Portable tech might provide drinking water, power to villages

May 3, 2011 by Emil Venere
A cartoon illustrates the potential uses of a new theoretical type of mobile technology that would use an aluminum alloy to convert non-potable water into drinking water while also extracting hydrogen to generate electricity. Such a lightweight, portable system might be used to provide power and drinking water to villages and also for military operations. Credit: Jerry Woodall, Purdue University

Researchers have developed an aluminum alloy that could be used in a new type of mobile technology to convert non-potable water into drinking water while also extracting hydrogen to generate electricity.

Such a technology might be used to provide power and drinking water to villages and also for military operations, said Jerry Woodall, a Purdue University distinguished professor of electrical and computer engineering.

The alloy contains aluminum, gallium, indium and tin. Immersing the alloy in freshwater or saltwater causes a spontaneous reaction, splitting the water into hydrogen and . The hydrogen could then be fed to a to generate electricity, producing water in the form of steam as a byproduct, he said.

"The steam would kill any bacteria contained in the water, and then it would condense to purified water," Woodall said. "So, you are converting undrinkable water to ."

Because the technology works with saltwater, it might have marine applications, such as powering boats and robotic . The technology also might be used to desalinate water, said Woodall, who is working with doctoral student Go Choi.

A patent on the design is pending.

Woodall envisions a new portable technology for regions that aren't connected to a , such as villages in Africa and other remote areas.

"There is a big need for this sort of technology in places lacking connectivity to a power grid and where potable water is in short supply," he said. "Because aluminum is a low-cost, non-hazardous metal that is the third-most abundant metal on Earth, this technology promises to enable a global-scale potable water and , especially for off-grid and remote locations."

The potable water could be produced for about $1 per gallon, and electricity could be generated for about 35 cents per kilowatt hour of energy.

"There is no other technology to compare it against, economically, but it's obvious that 34 cents per kilowatt hour is cheap compared to building a power plant and installing power lines, especially in remote areas," Woodall said.

The unit, including the alloy, the reactor and fuel cell might weigh less than 100 pounds.

"You could drop the alloy, a small reaction vessel and a fuel cell into a remote area via parachute," Woodall said. "Then the reactor could be assembled along with the fuel cell. The polluted water or the seawater would be added to the reactor and the reaction converts the aluminum and into aluminum hydroxide, heat and hydrogen gas on demand."

The aluminum hydroxide waste is non-toxic and could be disposed of in a landfill.

The researchers have a design but haven't built a prototype.

Explore further: Hydrogen-generating technology might power boats, store energy from wind, solar sources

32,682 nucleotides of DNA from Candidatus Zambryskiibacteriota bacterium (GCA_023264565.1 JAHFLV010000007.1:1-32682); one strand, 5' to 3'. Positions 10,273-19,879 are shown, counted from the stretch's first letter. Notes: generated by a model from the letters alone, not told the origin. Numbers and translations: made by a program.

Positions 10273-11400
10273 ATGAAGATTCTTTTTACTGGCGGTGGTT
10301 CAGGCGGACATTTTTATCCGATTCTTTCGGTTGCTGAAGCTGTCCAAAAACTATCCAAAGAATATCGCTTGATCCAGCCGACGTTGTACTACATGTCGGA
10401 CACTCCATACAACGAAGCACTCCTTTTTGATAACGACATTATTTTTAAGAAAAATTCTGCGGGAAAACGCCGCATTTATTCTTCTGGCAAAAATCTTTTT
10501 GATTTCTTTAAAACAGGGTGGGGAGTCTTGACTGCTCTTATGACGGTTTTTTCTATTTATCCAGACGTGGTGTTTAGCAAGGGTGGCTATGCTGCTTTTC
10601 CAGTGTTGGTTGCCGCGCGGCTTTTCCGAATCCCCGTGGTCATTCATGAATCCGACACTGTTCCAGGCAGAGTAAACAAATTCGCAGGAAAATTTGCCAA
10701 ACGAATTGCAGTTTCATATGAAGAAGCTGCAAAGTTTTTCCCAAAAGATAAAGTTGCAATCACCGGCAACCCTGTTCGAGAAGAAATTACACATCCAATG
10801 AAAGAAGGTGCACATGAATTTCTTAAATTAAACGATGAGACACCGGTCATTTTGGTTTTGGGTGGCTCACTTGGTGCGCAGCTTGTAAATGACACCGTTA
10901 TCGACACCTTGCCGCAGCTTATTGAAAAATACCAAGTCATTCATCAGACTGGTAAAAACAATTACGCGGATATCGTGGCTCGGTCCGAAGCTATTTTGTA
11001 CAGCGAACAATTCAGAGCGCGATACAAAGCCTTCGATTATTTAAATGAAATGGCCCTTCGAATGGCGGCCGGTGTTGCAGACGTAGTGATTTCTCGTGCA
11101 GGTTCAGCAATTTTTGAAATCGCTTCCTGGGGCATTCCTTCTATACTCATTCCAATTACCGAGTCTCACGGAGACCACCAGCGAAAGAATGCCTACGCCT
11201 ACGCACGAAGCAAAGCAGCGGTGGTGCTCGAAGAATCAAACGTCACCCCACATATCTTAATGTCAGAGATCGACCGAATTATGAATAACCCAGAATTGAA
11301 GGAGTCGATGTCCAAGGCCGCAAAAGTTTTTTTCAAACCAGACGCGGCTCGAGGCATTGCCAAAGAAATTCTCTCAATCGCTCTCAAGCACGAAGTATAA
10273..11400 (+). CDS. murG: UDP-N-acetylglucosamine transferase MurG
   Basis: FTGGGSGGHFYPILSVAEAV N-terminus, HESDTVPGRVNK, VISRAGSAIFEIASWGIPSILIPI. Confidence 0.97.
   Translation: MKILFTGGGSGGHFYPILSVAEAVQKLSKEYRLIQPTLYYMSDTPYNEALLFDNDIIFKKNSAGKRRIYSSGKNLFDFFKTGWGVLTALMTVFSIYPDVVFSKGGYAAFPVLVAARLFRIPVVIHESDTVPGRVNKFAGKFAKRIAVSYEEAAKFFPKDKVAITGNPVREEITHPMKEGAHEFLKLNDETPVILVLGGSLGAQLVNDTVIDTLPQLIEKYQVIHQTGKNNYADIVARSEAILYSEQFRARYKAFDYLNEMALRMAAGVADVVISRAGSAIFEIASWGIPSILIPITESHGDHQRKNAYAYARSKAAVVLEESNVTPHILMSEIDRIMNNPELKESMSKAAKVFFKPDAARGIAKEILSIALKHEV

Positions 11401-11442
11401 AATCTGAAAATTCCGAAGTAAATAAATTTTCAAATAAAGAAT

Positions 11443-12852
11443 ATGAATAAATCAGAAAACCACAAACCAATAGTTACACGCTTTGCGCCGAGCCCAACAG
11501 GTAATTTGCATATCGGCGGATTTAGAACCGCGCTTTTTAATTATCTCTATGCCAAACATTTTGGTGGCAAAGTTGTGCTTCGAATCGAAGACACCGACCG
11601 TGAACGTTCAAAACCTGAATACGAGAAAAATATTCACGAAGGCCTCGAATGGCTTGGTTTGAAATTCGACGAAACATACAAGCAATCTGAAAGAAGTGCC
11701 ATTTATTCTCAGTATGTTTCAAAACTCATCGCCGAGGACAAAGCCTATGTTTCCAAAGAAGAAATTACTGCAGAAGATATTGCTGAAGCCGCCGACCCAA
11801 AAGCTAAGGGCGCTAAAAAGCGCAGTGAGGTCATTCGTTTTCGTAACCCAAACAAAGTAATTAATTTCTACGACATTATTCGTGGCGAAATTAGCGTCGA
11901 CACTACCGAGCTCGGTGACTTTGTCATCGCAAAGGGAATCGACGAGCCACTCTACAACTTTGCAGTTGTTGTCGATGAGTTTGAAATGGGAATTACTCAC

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2 / 5 (1) May 03, 2011
Is today April Fools? This year's igNobel top candidate maybe? Hmmm... Let me ask a few rather rhetorical questions: Where would the fuel required for two-way air transport come from? Are we assuming some sort of free, out of the blue sky fuel? Where would the smelter fuel/energy come from? Is it again assumed to be free? How many wind turbines would be needed to produce one gallon of water a day and one kilowatt of fuel cell power in our remote village?
I urge Mr Woodall and his doctoral student to consult with _any_ undergraduate in the Chemical Engineering department (they have a pretty good one over at Purdue and they're all kind, decent people!). Maybe someone will find the time to explain to the Distinguished Professor the basic concepts of energy efficiency of a process, and maybe the simple mathematics of subunitary numbers.
not rated yet May 04, 2011
What is the output?? How many GPH? and what is the power output? Yes, a revolutionary device can power an LED and give all the necessary drinking water for 1/2 of a person! I like the idea but more facts would be nice.
not rated yet May 04, 2011
I want one of these for my off-grid house in Hawaii.
1 / 5 (1) May 04, 2011
It is a similar concept to flying in gas to run a generator and water still. Some of the aspects would be cleaner (though aluminum is described as "non-toxic" it needs to be kept out of small ecosystems which is why many nations require geologists to consult on road projects so they know if fractured local rock is safe to reuse on site as fill) and cheaper, some would not be (at present).

If this was going to be competing with gas generators and stills without subsidies and regulatory meddling I would be fine with it but what are the chances of that? Slim to none and Slim just got hit by a falling fuel cell.
not rated yet May 04, 2011
$1 a gallon is pretty pricy water,especially for a third world user..

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